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In a Lonely Place [Review]

Chris Savage

I’m sure Davide Montecchi’s In a Lonely Place will divide a few of you, and as I’m writing this I’m still trying to process my head around this one. In a Lonely Place is without question a beautifully shot film, it has this sort of melancholy enchantment about it and it simply draws you in. It’s subtle, but yet so deep when you delve into the characters on hand. It’s an interesting insight into us as humans and our desire for love, companionship and lust. It’s fascinating.

The film follows Thomas (Luigi Busignani) and Teresa (Lucrezia Frenquellucci), two long time friends who are able to share and confide in one another and us such their bond as friends has blossomed. But Thomas has always secretly had an obsession with Teresa, her beauty is simply radiant and contagious, but deep down she struggles with her very own identity, and as such has been unable to form a romantic bond.

However, Thomas is willing to do what ever it takes to delve deep within Teresa’s soul to help her find her inner beauty, but with this comes a cost, both on a physical and mental level for both of them. They go on a journey that is disturbing and on some level quite demented, but they soon learn that their lives are incomplete without each other. It’s hard to give you guys a sense of what this film is without revealing too much, but it’s also hard due to the context of the film. It’s deep, dark and it will play on your very mind. It’s quite the trip.

In a Lonely Place features excellent performances from Busignani, who comes off as quite eccentric, but deeply mysterious. He has this murderous gaze, but yet still quite timid. He reminds me quite a lot of Bill Oberst Jr. and that certainly isn’t a bad thing. And then of course there is Frenquellucci, who is absolutely stunning. She pulls off a range of different emotions in a fraction of a second and is quite simply a joy to watch. They both have excellent chemistry.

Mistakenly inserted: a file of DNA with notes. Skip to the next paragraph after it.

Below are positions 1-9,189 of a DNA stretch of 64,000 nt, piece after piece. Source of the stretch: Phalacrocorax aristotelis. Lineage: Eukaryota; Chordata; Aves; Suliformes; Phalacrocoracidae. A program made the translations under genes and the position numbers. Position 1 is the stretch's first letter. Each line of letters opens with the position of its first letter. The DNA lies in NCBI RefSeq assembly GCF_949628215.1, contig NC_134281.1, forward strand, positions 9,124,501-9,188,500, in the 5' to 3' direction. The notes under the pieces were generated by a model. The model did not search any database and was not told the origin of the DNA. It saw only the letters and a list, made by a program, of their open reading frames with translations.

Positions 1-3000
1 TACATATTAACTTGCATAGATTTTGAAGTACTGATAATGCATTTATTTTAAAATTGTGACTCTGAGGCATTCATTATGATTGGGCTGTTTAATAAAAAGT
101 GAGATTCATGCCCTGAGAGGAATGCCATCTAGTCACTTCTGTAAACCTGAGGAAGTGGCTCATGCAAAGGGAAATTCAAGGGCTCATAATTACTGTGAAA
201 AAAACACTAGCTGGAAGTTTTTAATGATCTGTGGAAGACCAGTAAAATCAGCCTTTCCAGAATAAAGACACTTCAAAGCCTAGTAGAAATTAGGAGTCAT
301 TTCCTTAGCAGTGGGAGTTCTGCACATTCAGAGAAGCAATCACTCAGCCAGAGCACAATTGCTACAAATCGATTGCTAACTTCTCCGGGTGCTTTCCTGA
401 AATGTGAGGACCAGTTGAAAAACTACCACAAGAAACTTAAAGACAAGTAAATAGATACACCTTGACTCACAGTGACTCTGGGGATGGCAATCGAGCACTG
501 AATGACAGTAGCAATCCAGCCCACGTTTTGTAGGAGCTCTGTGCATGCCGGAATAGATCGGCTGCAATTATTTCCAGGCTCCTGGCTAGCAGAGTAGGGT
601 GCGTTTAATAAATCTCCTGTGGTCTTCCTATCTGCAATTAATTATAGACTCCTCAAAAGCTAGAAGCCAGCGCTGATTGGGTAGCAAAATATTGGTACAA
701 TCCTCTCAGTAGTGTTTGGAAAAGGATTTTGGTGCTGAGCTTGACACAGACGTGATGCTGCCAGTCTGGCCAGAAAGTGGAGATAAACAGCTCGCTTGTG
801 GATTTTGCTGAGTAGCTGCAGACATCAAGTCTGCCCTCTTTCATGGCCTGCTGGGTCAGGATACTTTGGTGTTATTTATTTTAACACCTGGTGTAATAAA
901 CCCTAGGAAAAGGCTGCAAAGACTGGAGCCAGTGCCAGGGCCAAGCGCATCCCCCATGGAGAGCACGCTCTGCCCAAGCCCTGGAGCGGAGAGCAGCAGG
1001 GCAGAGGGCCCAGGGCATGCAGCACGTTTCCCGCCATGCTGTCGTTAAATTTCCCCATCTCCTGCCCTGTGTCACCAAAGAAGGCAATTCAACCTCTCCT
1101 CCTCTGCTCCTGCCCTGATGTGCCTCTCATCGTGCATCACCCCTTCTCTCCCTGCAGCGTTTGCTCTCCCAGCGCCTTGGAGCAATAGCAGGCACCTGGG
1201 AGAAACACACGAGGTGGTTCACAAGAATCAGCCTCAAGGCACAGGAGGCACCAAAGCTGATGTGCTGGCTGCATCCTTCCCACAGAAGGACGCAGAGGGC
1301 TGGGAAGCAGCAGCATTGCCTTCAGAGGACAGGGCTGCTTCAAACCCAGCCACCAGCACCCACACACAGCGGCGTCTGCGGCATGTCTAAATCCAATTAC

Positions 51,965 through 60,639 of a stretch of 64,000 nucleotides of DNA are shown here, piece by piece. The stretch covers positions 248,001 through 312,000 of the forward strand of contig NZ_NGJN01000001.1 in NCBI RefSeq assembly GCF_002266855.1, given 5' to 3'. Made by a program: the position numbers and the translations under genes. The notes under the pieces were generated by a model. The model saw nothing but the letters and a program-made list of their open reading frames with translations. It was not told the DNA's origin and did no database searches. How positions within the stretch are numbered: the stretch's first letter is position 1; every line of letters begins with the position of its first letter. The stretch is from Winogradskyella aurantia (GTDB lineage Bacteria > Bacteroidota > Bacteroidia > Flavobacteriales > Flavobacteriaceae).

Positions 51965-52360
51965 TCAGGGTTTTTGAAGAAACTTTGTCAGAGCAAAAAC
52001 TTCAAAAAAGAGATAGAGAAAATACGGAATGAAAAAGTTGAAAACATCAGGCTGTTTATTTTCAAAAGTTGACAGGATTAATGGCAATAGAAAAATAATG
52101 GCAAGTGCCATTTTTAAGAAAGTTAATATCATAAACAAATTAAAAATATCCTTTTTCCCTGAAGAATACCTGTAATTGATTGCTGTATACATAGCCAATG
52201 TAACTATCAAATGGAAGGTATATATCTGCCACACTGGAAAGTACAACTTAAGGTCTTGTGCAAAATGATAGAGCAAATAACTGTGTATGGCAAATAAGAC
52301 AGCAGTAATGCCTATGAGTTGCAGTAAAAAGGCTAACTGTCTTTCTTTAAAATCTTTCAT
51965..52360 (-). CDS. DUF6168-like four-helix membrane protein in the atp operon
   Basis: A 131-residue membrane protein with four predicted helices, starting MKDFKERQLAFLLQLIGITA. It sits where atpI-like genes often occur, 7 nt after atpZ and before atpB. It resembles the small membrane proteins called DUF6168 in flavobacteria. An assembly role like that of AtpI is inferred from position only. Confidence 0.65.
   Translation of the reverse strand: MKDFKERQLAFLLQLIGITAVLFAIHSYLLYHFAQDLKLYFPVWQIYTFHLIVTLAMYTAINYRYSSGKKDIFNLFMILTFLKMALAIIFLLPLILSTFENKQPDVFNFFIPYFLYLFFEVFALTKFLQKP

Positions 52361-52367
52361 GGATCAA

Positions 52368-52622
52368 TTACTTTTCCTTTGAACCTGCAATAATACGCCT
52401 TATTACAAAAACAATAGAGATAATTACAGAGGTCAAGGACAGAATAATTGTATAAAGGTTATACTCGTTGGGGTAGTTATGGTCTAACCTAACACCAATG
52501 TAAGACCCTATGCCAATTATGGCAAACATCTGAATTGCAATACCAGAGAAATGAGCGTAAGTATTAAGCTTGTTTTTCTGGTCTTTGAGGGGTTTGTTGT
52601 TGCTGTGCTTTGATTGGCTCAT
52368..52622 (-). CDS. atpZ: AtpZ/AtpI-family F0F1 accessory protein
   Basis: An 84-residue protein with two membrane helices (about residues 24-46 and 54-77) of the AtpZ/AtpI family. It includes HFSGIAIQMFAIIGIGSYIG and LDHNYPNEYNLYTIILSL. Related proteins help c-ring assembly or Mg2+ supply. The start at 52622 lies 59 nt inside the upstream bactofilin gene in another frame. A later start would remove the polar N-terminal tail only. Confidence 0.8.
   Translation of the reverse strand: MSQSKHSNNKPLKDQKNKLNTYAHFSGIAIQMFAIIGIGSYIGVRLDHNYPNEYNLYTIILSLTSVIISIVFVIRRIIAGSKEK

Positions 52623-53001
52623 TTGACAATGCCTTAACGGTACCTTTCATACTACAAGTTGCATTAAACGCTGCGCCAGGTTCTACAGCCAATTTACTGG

I also need to give credit where it is due to Barbara Sirotti, as she dubbed Lucrezia Frenquellucci’s voice in the film, which helped the connection between the two become even more beautiful.

And then there is the lighting and the cinematography. It is utterly exquisite. The use of mirrors expressing two different sides of the characters personalities is simply inspired and then there are the beautiful long shots and the shadowing. For an indie film, this is definitely one of the best shot films I have seen in quite some time as it adds another dimension to the film and it plays on the characters’ feelings and emotions. While it isn’t necessarily scary, just the thought of what might happen is enough to keep you on edge.

Montecchi has delivered an excellent and thought-provoking piece here, however some may find it quite slow, but it adds to film as we get to know these characters and watch as their relationship, while twisted blossoms. It’s unique, fascinating and exquisitely dark. If you’re after a psychological horror film, keep those eyes peeled for this one.

In a Lonely Place

4.5 / 5 stars     


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